Development of an avidin sensor based on the poly(methoxy amino-β-styryl terthiophene)-coated glassy carbon electrode
KAUST DepartmentFunctional Nanomaterials Lab (FuNL)
Materials Science and Engineering Program
KAUST Catalysis Center (KCC)
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AbstractIn this study, a simple and direct biosensor was proposed, which was based on biotin immobilized onto a conducting polymer-coated electrode, for the determination of avidin, a highly stable glycoprotein found in egg whites. Biotin was immobilized onto the electrode by covalent coupling to the primary amine group on poly-3′-(2-methoxy-5-amino-β-styryl)-(2,2′: 5′,2″-terthiophene) (PMAST), and the biotin-avidin interaction was monitored by square-wave voltammetry. Incubation of the PMAST/biotin-modified coated electrode with avidin in a phosphate-buffered saline solution caused a significant change to its square-wave voltammogram, which was explained by the binding of avidin by biotin, and resulted in restricted ion transfer to and from the conducting polymer. This change was then utilized to determine avidin. Importantly, we found a linear relationship for the avidin sensor in the range of 4 × 10 -14 to 3 × 10 -4 mol/L, and the detection limit was determined to be approximately 10 -14 mol/L. © 2012 Published by NRC Research Press.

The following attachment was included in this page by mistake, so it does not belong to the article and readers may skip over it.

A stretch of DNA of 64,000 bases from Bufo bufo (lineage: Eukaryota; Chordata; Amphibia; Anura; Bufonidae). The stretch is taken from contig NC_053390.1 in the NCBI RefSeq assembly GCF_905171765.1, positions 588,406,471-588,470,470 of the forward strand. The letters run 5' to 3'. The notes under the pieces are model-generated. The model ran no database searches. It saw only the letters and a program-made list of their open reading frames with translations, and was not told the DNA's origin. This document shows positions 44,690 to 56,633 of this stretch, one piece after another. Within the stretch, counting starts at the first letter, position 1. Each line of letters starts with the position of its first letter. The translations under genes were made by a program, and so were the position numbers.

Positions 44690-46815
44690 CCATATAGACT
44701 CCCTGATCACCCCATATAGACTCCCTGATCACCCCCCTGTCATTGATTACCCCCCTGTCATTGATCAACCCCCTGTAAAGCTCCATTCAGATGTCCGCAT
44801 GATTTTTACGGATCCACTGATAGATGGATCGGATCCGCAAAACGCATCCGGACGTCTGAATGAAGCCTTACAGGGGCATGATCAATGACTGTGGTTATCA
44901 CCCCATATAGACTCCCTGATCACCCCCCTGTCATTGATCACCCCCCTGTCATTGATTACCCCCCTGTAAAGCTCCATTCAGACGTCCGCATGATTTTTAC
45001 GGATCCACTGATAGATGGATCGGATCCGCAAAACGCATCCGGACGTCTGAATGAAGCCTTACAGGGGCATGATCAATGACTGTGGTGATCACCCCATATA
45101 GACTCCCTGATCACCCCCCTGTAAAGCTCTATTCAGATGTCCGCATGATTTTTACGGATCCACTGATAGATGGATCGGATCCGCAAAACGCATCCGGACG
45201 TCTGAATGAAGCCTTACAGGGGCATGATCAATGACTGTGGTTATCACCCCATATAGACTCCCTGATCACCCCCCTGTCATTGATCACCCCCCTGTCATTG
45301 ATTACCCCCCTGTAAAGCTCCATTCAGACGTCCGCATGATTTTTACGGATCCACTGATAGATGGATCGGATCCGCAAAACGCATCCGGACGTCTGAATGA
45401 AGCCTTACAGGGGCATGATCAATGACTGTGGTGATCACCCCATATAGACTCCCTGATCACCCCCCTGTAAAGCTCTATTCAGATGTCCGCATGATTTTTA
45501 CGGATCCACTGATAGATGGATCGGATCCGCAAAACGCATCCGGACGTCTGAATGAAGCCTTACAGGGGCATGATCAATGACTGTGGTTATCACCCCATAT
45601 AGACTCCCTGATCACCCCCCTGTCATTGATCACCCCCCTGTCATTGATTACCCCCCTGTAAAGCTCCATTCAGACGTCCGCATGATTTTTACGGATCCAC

SponsorsThis work was supported by the National Institute of Scientific Research (INRS) and the Natural Sciences and Engineering Research Council of Canada (NSERC).
PublisherCanadian Science Publishing
JournalCanadian Journal of Chemistry